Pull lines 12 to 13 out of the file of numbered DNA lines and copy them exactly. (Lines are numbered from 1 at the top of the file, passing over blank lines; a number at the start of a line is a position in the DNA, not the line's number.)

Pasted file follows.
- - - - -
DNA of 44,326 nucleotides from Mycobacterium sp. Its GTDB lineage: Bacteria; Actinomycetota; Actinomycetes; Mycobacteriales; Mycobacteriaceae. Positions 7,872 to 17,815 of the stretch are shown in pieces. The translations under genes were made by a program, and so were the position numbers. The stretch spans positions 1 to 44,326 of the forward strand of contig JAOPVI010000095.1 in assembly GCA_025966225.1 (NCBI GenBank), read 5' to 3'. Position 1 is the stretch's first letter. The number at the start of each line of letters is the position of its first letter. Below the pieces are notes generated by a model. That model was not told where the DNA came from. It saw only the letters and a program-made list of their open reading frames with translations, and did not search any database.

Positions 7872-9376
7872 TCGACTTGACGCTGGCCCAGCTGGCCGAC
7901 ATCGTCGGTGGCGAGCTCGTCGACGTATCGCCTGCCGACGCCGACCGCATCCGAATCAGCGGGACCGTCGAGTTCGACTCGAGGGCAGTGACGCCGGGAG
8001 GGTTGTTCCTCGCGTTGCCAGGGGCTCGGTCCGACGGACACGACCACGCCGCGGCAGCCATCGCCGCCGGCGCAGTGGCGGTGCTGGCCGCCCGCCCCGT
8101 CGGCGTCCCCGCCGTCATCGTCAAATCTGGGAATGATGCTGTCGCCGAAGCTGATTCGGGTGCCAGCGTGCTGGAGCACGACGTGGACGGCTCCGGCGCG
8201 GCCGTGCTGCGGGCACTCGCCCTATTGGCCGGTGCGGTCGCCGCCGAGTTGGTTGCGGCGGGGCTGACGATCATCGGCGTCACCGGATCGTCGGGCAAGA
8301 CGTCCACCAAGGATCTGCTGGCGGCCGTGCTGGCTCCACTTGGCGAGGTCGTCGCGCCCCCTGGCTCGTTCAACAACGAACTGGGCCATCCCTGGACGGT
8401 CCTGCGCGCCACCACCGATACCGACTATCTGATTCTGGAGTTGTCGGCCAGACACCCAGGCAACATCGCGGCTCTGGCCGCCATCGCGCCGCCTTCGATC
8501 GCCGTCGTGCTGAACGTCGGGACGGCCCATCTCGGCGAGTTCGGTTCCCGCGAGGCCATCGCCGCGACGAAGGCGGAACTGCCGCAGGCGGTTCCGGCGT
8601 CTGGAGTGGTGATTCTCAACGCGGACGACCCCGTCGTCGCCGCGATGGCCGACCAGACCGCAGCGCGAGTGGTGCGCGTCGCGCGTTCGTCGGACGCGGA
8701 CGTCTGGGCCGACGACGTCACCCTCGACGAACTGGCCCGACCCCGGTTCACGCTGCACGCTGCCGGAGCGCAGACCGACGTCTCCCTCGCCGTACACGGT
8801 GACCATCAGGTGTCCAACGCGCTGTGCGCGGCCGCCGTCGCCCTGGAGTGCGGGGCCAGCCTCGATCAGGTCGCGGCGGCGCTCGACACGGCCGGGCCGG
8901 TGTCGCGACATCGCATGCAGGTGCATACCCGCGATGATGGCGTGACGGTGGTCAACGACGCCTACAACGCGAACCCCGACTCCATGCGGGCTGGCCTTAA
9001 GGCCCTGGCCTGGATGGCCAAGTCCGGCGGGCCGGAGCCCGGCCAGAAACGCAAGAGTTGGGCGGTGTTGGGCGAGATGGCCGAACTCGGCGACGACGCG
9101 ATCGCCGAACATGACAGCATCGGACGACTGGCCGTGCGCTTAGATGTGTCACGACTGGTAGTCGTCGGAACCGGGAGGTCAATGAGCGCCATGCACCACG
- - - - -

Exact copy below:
8701 CGTCTGGGCCGACGACGTCACCCTCGACGAACTGGCCCGACCCCGGTTCACGCTGCACGCTGCCGGAGCGCAGACCGACGTCTCCCTCGCCGTACACGGT
8801 GACCATCAGGTGTCCAACGCGCTGTGCGCGGCCGCCGTCGCCCTGGAGTGCGGGGCCAGCCTCGATCAGGTCGCGGCGGCGCTCGACACGGCCGGGCCGG